The use of temporary workers or “temps” as they are commonly called, has grown over the last several years. As the economy has tanked in many areas, the increase in augmenting permanent staff with a contingent workforce has gone up. A research study Contingent Labor Management  conducted by Aberdeen Group early in 2011, indicated that as many as 22.5% of the 300 companies polled used contract workers to handle tasks on all levels. This can come with some advantages and disadvantages at times, however.
It’s obvious that there are many pros and cons of using temps.

Here are some of the most common benefits and problems with using temps to consider:


Reduce labor costs  – One of the best reasons to use temp employees is to cut labor costs. These can range from placing help wanted advertisements and background checks, to training and overtime costs. When you use a contract workforce, you can eliminate many of these costs, and offset peak production times with temp workers who are eager to provide their hard  work for as long as you need them.

Eliminate recruiting work – A lot of time and effort goes into recruiting even a single employee. When you decide to hire temp workers, you essentially shift these duties onto another capable team of recruiters and career professionals.
Reduce benefit requirements – The requirement to provide benefits is on the minds of all employers, especially those that have a large number of full time eligible employees on staff. In order to offset the costs of bringing more full time employees on, consider the use of part time temps to get the same amount of work done without benefits (which can be supplied by the temp staffing agency at no cost to you).

Eliminate hiring mistakes – Every manager has made a poor hiring decision, that may have cost the company thousands in wages, benefits and lost productivity. Instead of worrying that your next hire may be a dud, consider how beneficial a temp worker may be. Temps are pre-screened and their skills are tested beforehand. Many temporary agencies also allow you to replace a temp with a 24 hour notice too, in case the worker doesn’t meet your standards.

Avoid unemployment claims – One of the bigger issues that companies face today is that of unemployment claims, which can range in the thousands of dollars for even one employee let go. To avoid this all together with, choose temp workers to do the job. If you decided to not keep a temp, for whatever reason, you can replace them or let the agency deal with an unemployment claim because you are not legally responsible,


Higher wage rates – When you use temporary workers, expect to pay between 15-20% more for their hourly salary. This is because you are not only paying the employee a fair wage, but the staffing agency includes their fees in this rate. While this may seem high, remember that the temp worker may only be on staff for a few days to a few months, and you will be able to hire the temp when this contract expires, reducing this hourly rate.

Contract buyout fees – If you decide you have found a perfect fit with a temp and you want to keep him or her on staff permanently, you are generally entering what’s called a “contract buyout” phase. During this time,  you can either wait out the time period of the contract or snag the employee now buy paying the difference in their salary for the remaining contract time period,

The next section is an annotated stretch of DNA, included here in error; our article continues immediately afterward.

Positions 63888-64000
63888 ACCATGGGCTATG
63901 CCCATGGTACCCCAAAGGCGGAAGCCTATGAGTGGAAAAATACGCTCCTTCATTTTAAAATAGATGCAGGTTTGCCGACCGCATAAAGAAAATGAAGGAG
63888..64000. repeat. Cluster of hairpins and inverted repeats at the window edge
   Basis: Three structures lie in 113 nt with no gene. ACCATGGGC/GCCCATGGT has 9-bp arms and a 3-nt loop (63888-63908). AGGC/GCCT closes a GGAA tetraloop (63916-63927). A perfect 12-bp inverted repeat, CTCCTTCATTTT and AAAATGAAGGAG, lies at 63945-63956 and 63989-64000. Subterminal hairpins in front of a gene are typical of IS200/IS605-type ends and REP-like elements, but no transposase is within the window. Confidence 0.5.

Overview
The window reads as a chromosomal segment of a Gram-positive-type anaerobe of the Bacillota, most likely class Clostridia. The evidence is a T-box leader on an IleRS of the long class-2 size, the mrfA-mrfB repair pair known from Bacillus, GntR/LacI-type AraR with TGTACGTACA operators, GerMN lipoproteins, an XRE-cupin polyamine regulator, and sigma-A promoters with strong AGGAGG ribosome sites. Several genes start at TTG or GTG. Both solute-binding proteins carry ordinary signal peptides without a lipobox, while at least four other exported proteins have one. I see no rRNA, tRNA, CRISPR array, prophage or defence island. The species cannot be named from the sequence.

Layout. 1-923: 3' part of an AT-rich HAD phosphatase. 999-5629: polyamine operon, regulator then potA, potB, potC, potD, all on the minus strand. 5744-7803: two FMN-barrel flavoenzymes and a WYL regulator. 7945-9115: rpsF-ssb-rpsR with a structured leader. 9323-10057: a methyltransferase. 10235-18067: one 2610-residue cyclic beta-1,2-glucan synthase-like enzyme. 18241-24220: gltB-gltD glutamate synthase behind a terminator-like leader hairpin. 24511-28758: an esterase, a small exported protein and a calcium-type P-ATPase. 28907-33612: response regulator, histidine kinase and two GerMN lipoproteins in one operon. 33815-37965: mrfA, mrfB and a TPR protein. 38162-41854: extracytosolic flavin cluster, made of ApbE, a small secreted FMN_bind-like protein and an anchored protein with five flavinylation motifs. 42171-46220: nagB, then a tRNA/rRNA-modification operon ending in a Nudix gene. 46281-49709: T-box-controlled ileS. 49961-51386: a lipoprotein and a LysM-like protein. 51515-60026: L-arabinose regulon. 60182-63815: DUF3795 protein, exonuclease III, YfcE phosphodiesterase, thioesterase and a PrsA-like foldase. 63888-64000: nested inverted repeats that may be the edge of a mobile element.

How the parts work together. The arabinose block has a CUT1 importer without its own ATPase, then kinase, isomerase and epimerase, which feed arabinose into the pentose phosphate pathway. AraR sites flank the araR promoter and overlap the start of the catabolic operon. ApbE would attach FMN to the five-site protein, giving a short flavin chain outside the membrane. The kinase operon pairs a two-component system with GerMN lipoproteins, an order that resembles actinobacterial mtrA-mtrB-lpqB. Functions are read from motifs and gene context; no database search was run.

Inability to build teams – Unfortunately, many times permanent employees view temps as just that – a barrage of warm bodies who have no real value to the overall team. Temps may not be treated with much respect by others, and they may even be perceived as a potential threat by long term workers who have grown to be less motivated.

Possible lack of commitment – An issue with few temps is that they may not seem as committed to the business objectives as permanent employees. This is really on a case-by-case basis and how the temp is treated on the job, if there are opportunities offered for long term work, and if they have good overall work ethics.

Reliance on agency screening – Another concern of HR when using temps is the over-reliance on agency screening to weed out problem employees. However, the company may request a copy of the background check results and is free to conduct a thorough background check before perm employment is offered, if this is the case.

2 Responses to “10 Pros and Cons of Using Temps”

  1. Frank Delaware

    I have always been curious about how people get temporary employees when they need them. It’s interesting that it can actually reduce the costs of labor when you need to do some cuts. Plus, you are going to get more work that might be temporary.

  2. Arthur Morrison

    I had never really thought about the benefits of hiring temporary workers, but you make some good points. The reduction of labor costs definitely seems like it would be worthwhile. This could be especially true if you are looking to save money when you only have a small number of permanent workers.


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